As Pakistan released five Indians from jail Saturday, the family
of 58-year-old Bhanudas Karale from Maharashtra's Ahmednagar
district were the first to reach Amritsar to welcome him home. No
one is sure how Karale ended up in a Pakistani jail. Neither is
Karale, who is mentally imbalanced.
An elated Karale, while speaking to IANS over the phone, said he
was glad to be back.
"I'm in good health and I will be at peace now that I'm with my
family in my country. It feels so good to be back," he said in a
"I just want to go home to my village and rest and spend time with
family," he added.
Karale, however, said his time in jail in was getting unbearable
even after his release orders were issued.
"I did not face any hardship per se, but it was a jail in a
foreign country after all. It was even more difficult to stay
there after the knowledge of the fact that I'm being held up here
due to lack of appropriate documents," he said.
It has been a long journey for Karale, said activist Jatin Desai.
"I had spoken to him after his release. I thank to everyone who
made this possible," he said.
Karale was arrested Aug 28, 2010, for illegally entering Pakistan.
He was granted bail on September 21, but had to wait to be
actually released from the Kot Lakhpat jail in Lahore.
But Karale's family was unaware of his arrest. He went missing in
January 2010 in a state of mental imbalance. His wife Nanubai and
sons Vijay and Rohidas and nephew Nitin left no stone unturned to
Karale, a resident of Wadgaon village in Ahmednagar district, had
lost his way and ended up on a train to Pakistan without the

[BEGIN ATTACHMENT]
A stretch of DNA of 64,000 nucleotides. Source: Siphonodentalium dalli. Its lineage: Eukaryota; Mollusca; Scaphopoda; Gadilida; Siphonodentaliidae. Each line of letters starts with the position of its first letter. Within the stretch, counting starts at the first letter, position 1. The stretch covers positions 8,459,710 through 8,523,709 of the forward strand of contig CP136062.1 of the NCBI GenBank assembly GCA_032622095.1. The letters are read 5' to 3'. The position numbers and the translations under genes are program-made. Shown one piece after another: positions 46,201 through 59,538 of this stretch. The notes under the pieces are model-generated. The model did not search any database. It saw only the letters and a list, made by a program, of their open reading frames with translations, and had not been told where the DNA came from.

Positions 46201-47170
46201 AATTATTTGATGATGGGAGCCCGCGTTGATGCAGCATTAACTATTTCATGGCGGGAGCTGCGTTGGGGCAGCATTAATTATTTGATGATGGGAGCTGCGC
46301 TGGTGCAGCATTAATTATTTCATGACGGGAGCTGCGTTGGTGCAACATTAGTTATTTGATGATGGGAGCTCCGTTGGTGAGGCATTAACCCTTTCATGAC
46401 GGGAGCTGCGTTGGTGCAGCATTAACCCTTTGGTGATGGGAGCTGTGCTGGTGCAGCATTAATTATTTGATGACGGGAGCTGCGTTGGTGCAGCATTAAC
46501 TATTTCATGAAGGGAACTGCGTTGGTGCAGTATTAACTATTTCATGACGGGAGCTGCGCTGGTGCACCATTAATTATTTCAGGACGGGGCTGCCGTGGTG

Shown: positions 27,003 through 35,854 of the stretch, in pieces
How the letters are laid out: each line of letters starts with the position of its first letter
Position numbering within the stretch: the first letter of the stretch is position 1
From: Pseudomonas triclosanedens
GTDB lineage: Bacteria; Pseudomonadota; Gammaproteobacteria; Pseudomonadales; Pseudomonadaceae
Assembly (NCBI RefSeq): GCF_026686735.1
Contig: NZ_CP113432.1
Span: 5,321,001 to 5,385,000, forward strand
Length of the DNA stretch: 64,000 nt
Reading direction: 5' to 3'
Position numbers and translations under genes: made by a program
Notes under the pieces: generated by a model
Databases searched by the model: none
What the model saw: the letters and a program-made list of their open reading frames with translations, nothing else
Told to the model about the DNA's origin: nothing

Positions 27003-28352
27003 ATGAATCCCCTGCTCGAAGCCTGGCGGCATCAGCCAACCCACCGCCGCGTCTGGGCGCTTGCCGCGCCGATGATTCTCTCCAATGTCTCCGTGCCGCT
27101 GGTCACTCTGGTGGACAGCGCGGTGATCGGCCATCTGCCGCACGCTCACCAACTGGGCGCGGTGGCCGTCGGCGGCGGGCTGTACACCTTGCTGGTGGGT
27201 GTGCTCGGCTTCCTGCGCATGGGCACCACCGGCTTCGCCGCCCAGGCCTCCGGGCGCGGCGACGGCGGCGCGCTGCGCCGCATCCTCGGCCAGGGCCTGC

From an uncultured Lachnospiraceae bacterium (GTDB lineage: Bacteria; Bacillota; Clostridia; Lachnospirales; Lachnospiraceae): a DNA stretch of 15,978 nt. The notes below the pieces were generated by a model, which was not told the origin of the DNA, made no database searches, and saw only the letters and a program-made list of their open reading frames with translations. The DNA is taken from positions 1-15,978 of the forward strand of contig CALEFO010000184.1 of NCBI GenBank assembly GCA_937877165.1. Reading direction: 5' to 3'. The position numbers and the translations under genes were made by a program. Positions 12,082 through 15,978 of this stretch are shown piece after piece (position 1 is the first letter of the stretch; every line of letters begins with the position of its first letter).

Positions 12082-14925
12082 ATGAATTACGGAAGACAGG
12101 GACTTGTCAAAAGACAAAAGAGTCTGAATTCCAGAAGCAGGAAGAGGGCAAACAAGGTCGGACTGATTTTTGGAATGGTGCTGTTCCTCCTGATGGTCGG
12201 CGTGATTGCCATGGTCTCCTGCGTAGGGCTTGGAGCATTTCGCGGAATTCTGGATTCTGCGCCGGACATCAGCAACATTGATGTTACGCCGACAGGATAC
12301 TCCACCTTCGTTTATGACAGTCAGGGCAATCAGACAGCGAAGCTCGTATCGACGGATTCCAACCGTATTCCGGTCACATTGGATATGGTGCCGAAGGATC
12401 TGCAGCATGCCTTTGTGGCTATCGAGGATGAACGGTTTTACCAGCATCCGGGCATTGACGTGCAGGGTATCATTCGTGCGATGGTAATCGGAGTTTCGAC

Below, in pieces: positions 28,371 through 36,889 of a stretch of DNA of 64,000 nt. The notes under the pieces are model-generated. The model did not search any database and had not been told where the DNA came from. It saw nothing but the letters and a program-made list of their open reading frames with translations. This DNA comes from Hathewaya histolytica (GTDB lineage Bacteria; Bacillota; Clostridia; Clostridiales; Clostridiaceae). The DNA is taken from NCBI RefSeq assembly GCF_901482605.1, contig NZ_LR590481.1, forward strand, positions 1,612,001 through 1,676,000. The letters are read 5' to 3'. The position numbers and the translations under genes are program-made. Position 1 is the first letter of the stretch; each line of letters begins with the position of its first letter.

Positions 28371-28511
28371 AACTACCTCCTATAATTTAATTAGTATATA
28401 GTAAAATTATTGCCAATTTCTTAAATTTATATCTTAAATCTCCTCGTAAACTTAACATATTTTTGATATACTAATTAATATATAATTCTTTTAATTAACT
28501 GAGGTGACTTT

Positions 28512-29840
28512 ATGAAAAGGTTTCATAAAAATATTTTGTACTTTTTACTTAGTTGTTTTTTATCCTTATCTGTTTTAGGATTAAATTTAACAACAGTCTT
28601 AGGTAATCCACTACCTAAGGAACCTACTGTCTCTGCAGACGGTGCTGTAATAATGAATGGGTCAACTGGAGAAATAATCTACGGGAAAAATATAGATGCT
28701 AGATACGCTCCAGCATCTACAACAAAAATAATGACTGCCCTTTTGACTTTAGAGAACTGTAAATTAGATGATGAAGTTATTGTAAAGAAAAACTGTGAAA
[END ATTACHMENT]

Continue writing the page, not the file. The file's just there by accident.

knowledge of where the train would take him.
However, when in August 2011, the family got a letter written by
Karale, they came to know that he was in Lahore's Kot Lakhpat
Jail. Karale had sent the letter with Gulab Singh who was released
from the same prison after he served his term.
Luckily, help came from advocate Asim Sarode who, after learning
about Karale's plight, pledged for his release.
Sarode gathered all legal documents to verify Karale's nationality
and sent it to Pakistani human right activist Asma Jahangir.
"It did take us a long time to gather all documents including the
missing person's complaint in the local police stations and my
uncle's voter identity card to be sent to the Indian High
Commission verify his identity," Nitin told IANS.
"But now that my uncle has been released and I have held his hand,
I'm glad the bad days are over," he said.
Karale had lost his mental balance after the company, Garware
Nylons Ltd, where he worked, shut down in 1996.
(Mauli Buch can be contacted at firstname.lastname@example.org)